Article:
Thousands protest for third day against brutality of Nigeria’s SARS police unit
By Sam Olukoya
Lagos - Nationwide protests against police brutality have gripped Nigeria for a third day running.
At least one person was believed dead on Saturday amid clashes between protesters and police. While the marches were meant to be peaceful, protesters attacked a police station, leaving at least one policemen dead.
Police fired tear gas and stun grenades on protesters, who in turn accused the security forces of also using live ammunition.
Thousands marched, calling for the disbanding of the police's Special Anti-Robbery Squad, known by the acronym SARS. Dubbed the #EndSARS protests, the rallies brought Nigeria's largest city, Lagos, the capital Abuja, as well as smaller cities to a standstill.
A video of the unit's officers beating a man in Ughelli in Delta State, about 600 kilometres from the capital, sparked initial protests on Thursday. Police denied accusations that the man had been beaten to death.
Rest In Peace Jimoh Isiaq!' He was murdered by trigger-happy @PoliceNG officers while participating in peaceful #EndSARSProtests in #Ogbomosho earlier today. We will never forget you😪✊ pic.twitter.com/8pEdfSMhLa— Tee Jay (@SkepticTman) October 10, 2020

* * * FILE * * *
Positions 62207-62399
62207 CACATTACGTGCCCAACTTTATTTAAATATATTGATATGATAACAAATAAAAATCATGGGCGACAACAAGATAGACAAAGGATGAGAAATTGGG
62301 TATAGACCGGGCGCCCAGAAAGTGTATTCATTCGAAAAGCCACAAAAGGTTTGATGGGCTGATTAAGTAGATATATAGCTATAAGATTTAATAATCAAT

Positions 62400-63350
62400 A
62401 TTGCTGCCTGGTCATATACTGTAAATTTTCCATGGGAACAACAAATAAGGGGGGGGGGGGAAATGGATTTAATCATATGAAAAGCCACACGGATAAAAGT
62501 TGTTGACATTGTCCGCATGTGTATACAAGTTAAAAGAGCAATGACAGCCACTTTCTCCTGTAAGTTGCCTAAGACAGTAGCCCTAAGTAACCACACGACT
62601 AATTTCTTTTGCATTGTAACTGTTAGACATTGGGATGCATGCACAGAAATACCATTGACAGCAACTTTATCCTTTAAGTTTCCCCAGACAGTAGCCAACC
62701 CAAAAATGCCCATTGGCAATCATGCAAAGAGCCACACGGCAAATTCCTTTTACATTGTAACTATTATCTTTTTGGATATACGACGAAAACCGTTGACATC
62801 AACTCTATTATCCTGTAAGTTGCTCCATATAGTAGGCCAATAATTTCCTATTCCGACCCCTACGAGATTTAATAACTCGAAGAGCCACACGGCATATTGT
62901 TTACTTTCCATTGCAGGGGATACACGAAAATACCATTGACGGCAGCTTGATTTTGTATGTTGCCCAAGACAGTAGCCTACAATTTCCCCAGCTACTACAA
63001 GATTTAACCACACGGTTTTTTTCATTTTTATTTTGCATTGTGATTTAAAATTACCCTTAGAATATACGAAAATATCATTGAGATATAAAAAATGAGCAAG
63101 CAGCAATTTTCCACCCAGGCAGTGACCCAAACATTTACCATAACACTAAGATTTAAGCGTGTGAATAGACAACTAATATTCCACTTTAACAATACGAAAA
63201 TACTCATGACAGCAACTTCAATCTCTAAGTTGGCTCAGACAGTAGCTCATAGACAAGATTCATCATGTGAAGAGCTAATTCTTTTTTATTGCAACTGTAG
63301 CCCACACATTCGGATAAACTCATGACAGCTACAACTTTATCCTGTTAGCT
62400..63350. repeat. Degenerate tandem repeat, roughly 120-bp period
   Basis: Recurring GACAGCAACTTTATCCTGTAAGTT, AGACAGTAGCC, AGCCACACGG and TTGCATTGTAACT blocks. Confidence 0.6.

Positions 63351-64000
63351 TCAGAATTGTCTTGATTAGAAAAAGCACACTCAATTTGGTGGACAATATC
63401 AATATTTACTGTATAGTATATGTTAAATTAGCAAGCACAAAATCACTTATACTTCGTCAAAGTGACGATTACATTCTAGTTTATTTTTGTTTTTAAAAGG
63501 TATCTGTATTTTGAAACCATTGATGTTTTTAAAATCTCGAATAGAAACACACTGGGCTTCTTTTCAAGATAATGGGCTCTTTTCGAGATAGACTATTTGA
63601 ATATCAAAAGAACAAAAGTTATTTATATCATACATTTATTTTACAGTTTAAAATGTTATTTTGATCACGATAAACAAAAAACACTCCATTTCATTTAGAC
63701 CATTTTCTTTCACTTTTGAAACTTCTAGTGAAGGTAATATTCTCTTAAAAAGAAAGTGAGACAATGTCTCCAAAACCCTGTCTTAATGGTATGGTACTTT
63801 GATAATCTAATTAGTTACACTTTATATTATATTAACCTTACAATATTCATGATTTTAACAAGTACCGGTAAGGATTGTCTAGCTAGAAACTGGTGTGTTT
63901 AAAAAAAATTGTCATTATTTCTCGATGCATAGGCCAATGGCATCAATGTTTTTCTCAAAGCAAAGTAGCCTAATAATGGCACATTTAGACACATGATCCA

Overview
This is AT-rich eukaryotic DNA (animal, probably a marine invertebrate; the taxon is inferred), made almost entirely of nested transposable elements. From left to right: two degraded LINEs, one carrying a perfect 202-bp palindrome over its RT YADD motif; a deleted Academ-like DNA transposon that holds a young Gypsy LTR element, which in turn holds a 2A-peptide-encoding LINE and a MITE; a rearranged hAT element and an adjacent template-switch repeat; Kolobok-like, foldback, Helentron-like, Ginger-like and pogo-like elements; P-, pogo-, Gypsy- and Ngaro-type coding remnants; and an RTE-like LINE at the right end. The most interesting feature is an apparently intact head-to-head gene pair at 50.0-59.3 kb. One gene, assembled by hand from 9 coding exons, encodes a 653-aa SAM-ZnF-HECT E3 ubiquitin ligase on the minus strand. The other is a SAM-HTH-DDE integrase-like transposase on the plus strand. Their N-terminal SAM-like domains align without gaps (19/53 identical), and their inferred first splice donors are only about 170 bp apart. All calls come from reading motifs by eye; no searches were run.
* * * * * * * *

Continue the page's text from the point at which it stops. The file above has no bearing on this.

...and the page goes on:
It was the latest in what human rights groups say is a series of abuses carried out by SARS. The unit was founded in 1992 in a bid to combat robbery. Since then its members have been accused of extra-judicial killings, torture and extortion.
The campaign started on twitter with the hashtag #EndSARS retweeted by millions of Nigerians, including prominent musicians and athletes.
Some of us have good paying jobs and still like our HAIR like this.....DREADLOCK no be crime , to apply DYE for HAIR no be crime.— ASISAT M.O.N (@AsisatOshoala) October 10, 2020
And THANKS to everyone that wished me happy birthday yesterday....LOVE ALWAYS 🙏🏾#EndSARS #EndPoliceBrutality pic.twitter.com/JltDmtGfFB
SARS randomly targets men with dreadlocks, tattoos or those driving expensive cars, threatening to arrest them unless they pay a bribe, activists say. Earlier this year, riots broke out in Sagamu in south-west Nigeria when a local footballer arrested by the unit died in custody.
The Rule of Law and Accountability Advocacy Centre said it has documented abuse cases against SARS from across the country and forwarded them to police, to no response.
Nigeria was failing to fulfil its obligations to insure investigation of complaints of police misconduct, the centre said in a statement.
In response to the protests, police have promised to curtail some of the unit's powers. Demonstrators however demand it to be disbanded, saying the SARS officers' conduct is an extension of the impunity Nigeria's security forces enjoy.
On Friday, President Muhammadu Buhari assured Nigerians that his government will hold police accountable.
"I am being briefed regularly on the reform efforts ongoing to end police brutality and unethical conduct, and ensure that the police are fully accountable to the people," he said in a statement.